Domaine Ponsot wines are traditional wines and our production methods stay away from modern trends. This is a conscious choice we have made, rather than something that stems from an occult belief in what is known today as 'non-interventionism'.
External Reviews for Domaine Ponsot Clos de la Roche Vieilles Vignes Grand Cru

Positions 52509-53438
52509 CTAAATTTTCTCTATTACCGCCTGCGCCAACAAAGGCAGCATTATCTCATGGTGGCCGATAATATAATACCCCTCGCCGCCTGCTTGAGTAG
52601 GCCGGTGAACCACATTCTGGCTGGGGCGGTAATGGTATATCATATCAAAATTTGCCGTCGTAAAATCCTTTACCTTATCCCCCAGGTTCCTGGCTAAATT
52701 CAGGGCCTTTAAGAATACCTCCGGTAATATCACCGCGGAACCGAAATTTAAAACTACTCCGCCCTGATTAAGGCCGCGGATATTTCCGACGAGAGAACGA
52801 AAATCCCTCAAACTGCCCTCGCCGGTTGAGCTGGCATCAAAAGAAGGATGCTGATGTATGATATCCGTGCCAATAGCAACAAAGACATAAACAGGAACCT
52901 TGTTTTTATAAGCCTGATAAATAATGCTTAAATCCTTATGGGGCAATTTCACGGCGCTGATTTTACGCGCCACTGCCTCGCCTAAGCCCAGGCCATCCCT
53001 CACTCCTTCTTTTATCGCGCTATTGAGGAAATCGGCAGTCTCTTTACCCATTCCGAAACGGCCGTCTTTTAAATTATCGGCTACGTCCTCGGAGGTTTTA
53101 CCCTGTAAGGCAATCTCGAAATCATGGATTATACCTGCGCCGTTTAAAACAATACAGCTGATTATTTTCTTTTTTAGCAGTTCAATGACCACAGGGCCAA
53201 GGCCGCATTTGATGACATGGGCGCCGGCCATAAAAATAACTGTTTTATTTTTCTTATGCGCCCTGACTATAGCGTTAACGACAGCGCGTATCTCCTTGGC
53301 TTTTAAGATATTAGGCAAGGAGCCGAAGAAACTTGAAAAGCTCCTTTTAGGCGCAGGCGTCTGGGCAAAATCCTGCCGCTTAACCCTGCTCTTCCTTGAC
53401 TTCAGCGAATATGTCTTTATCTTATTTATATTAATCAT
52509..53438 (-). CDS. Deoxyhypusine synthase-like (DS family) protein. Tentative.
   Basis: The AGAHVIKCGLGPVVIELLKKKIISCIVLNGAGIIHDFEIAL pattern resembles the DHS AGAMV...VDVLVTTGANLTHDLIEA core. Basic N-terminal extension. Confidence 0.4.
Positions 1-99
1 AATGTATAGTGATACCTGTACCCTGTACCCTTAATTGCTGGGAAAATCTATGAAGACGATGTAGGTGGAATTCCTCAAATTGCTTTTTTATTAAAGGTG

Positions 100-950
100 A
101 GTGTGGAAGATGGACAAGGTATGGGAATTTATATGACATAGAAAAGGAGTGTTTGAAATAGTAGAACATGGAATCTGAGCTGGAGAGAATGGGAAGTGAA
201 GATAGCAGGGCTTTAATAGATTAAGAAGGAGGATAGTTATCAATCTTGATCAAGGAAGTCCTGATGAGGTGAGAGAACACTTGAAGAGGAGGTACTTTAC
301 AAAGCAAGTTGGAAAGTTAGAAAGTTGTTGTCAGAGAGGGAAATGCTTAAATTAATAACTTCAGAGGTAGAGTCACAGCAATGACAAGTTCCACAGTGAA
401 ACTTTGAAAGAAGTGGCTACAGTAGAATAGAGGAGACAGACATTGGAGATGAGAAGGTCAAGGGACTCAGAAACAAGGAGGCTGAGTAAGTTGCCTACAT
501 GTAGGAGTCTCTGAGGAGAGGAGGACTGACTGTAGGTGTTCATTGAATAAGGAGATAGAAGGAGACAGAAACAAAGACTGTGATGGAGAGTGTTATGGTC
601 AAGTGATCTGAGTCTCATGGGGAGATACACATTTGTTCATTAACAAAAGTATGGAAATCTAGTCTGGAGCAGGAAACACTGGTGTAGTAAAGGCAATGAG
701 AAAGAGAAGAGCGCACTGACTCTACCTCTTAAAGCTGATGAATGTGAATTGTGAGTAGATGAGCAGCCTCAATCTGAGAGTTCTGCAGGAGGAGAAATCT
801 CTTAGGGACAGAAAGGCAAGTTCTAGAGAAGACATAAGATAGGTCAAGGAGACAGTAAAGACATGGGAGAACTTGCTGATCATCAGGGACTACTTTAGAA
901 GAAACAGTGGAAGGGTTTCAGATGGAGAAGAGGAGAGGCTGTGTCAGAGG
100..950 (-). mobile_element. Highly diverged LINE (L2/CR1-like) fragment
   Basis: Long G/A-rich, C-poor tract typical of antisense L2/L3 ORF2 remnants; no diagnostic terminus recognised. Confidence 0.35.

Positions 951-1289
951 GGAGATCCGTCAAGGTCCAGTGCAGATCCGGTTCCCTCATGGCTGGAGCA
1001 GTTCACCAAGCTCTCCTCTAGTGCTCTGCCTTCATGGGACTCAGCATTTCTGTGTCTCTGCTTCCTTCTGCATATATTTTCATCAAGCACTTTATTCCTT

96-98 Points "This, along with the Clos St. Denis, is the most complete wine in the range with mild reduction that isn't strong enough to completely block the spice, earth and game infused nose that introduces strikingly rich, naturally sweet and mouth coating flavors that explode on the formidably long finish. This is a classy wine with absolutely superb complexity, impeccable balance and almost uncanny presence, all delivered with grace and power. Be prepared to be patient however as this will need plenty of time. A 'wow' wine." Burghound.com, Jan 01, 2011 Issue 41, Allen Meadows 94-97 Points "The 2009 Clos de la Roche Cuvee Vieilles Vignes is round, sweet and totally enveloping. It is a huge, towering Burgundy that impresses for its gorgeous inner perfume and juicy, exuberant fruit. This shows tons of richness without being heavy or overripe in any way. Anticipated maturity: 2029-2049. This set of 2009s from Laurent Ponsot was among the finest I tasted. The wines are simply dazzling from top to bottom. Ponsot was among the last to harvest in 2009, essentially starting when most, if not all, of his colleagues already had the fruit in their cellars. The fruit was 100% destemmed and the wines were vinified in oak vats. The wines were then racked into barrel for the malos, where many of them stayed with no further rackings. There is no new oak at Ponsot. The barrels range from 5 to 50 years of age. The range now includes a head spinning eleven Grand Crus, which now total an astonishing 70% of the estate's total production. Ordinarily I would suggest cellaring the top 2009s for a minimum of 15 years or so, but now that Ponsot is bottling all of his wines with synthetic plastic corks made in Italy it is hard to know exactly how the wines will develop. I tasted all of the 2009s from barrel, where they had been aging since finishing their malolactic fermentations.Wine Advocate, # 194 May 2011, Antonio Galloni